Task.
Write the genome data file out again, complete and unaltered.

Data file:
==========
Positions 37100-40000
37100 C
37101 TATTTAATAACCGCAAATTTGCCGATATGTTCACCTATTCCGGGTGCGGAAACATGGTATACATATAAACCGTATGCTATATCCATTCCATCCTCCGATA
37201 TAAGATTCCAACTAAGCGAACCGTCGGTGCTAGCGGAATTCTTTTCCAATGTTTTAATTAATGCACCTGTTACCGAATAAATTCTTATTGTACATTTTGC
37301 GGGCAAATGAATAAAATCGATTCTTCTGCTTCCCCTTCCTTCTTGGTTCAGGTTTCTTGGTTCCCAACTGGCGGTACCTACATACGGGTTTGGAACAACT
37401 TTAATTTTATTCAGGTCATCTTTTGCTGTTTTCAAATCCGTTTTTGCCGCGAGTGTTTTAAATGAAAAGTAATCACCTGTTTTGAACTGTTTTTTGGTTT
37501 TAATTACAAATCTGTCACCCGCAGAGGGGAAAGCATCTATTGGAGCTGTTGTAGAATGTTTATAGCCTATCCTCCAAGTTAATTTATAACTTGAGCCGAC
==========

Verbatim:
Positions 37100-40000
37100 C
37101 TATTTAATAACCGCAAATTTGCCGATATGTTCACCTATTCCGGGTGCGGAAACATGGTATACATATAAACCGTATGCTATATCCATTCCATCCTCCGATA
37201 TAAGATTCCAACTAAGCGAACCGTCGGTGCTAGCGGAATTCTTTTCCAATGTTTTAATTAATGCACCTGTTACCGAATAAATTCTTATTGTACATTTTGC
37301 GGGCAAATGAATAAAATCGATTCTTCTGCTTCCCCTTCCTTCTTGGTTCAGGTTTCTTGGTTCCCAACTGGCGGTACCTACATACGGGTTTGGAACAACT
37401 TTAATTTTATTCAGGTCATCTTTTGCTGTTTTCAAATCCGTTTTTGCCGCGAGTGTTTTAAATGAAAAGTAATCACCTGTTTTGAACTGTTTTTTGGTTT
37501 TAATTACAAATCTGTCACCCGCAGAGGGGAAAGCATCTATTGGAGCTGTTGTAGAATGTTTATAGCCTATCCTCCAAGTTAATTTATAACTTGAGCCGAC